“ City: Göerlitz / Country Region: Saxony / Country: Germany / World Region: Europe „
Göerlitz is the main centre of Lower Silesian Upper Lusatia, or, to the less geographically motivated among you, it lies slap-bang on the border between Germany and Poland, just an inch or so north of the border with the Czech Republic (that'll be on a 1:10,000 scale map, of course). In fact, the Polish town of Zgorzelec is but a short stroll across the River Neisse (via the bridge - much drier). These towns were once united.
This town has a wealth of history, which I'm going to whizz through as fast as cheetah on sulfate.
The first mention of Görlitz was in 1071, but it wasn't until the 13th century that there was anything resembling a town here. After an initial period of prosperity, mainly because of its strategic position on two trade routes, the town declined after the Thirty years War - I think it supported the wrong side. There then followed a period of very little development before some substantial growth during the 19th century due to industrialization. Surprisingly, considering its location, the town suffered very little damage during WWII, and the town was divided in two when the border between Poland and Germany was redrawn along the River Neisse.
Since re-unification, a lot of work has been done to restore Görlitz to some of its former glory and it's awaiting approval for its application for the old town to be declared a UNESCO World heritage Site.
We visited on a Sunday morning which was probably a pretty good time to do so as the roads were quiet and, apart from a few like-minded tourists, we had the place to ourselves. Having said that, as the day wore on, the town became increasingly busier and by lunch time it was quite a detailed enterprise trying to find a table somewhere - chairs you couldn't give away, but tables?...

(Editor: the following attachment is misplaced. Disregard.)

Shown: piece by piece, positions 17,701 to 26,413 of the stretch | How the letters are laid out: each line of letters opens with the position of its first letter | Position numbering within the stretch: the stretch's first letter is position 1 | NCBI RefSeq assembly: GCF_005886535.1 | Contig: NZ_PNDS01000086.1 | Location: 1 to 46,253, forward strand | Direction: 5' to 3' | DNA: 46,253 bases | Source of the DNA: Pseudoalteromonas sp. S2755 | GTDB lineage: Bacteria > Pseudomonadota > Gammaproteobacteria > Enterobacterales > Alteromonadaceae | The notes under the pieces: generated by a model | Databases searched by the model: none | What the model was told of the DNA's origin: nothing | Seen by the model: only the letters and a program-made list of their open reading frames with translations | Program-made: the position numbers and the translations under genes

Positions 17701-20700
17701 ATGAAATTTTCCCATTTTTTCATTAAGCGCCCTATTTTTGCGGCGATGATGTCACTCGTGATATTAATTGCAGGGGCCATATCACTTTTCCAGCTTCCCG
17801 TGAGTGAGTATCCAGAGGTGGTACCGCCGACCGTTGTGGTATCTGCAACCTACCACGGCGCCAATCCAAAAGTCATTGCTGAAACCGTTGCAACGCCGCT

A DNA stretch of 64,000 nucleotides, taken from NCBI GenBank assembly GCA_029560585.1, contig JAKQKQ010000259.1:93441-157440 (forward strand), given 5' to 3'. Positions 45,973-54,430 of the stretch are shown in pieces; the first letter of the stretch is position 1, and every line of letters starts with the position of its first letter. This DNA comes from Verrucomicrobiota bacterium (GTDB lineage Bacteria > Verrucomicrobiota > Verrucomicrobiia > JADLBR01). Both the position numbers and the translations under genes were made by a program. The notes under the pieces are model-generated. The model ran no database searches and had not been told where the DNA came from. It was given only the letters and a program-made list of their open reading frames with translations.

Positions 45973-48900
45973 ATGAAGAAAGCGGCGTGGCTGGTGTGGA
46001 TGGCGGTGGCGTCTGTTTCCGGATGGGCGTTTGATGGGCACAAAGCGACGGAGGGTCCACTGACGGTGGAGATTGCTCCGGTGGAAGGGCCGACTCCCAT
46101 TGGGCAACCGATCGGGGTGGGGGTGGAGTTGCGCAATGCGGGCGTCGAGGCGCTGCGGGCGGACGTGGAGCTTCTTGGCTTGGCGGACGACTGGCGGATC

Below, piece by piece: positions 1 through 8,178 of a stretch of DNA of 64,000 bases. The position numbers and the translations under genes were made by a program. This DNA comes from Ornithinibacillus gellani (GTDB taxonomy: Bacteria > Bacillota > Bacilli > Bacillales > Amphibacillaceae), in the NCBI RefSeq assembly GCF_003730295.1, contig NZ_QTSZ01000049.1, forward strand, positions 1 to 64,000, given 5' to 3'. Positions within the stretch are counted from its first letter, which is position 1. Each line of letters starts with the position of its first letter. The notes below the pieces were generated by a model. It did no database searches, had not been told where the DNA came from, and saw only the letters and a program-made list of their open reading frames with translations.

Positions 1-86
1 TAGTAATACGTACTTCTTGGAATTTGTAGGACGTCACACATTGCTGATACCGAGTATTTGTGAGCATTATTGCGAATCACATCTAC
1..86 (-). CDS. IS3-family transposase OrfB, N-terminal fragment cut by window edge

Being a Sunday, the more modern, commercial centre of town was deathly quiet (apart from the incessant pealing of church bells), so we quickly found our way to the Obermarkt and parked the car. Most of the shops here seemed to specialize in antiques and a few were open. One of the streets leading off this square is Brüderstrasse, and this is where you'll find the tourist office. It's not a large building, but it has everything you need and the small staff were very helpful and laid-back. Suitably equipped with a nice, 3-D map, we ventured on.
Brüderstrasse is probably the main shopping street in the old town, although it's not somewhere you'd go for Groceries or a pair of trainers. No - arts-n-crafts, souvenirs, and all manner of weird and wonderful things are on offer along this street. It's definitely aimed at tourists, and the fact that almost every single shop was open testifies to this.
Perhaps the most photogenic and atmospheric part of the old town is where Brüderstrasse meets Untermarkt. This is where you'll find the Schönhof. This dates from 1526 and is the oldest secular renaissance building in germany, according to the guide books. It's a magnificent specimen of renaissance architecture in vibrant ochre and subdued grey, with an arched arcade on the ground level. It's home to the Silesian museum which features both the Polish and German history of this area.
On the opposite corner is the Rathaus which occupies several buildings, the oldest dating back to the 13th century. It's another corker of a building in salmon-pink but for me the best part of it has to be the winding staircase. The intricately carved decoration is an absolute treasure and it's not hard to imagine proclamations being declared from the small balcony at the side of the door.
I could go on forever describing some of the architectural gems that greet you on every corner (don't panic, I won't)- some of the restoration work is magnificent and very sympathetic. Certainly, around the Obermarkt, Brüderstrasse and Untermarkt, and the streets in the immediate surroundings, everything looks clean and fresh and almost as though it was newly built. The various colours of the different buildings only adds to the effect, and as you'd expect from architecture of this period, the embellishments and ornamentation of the facades is spectacular. Add to this the profusion of elaborate sundials on many of the buildings, and there's always something to catch the eye.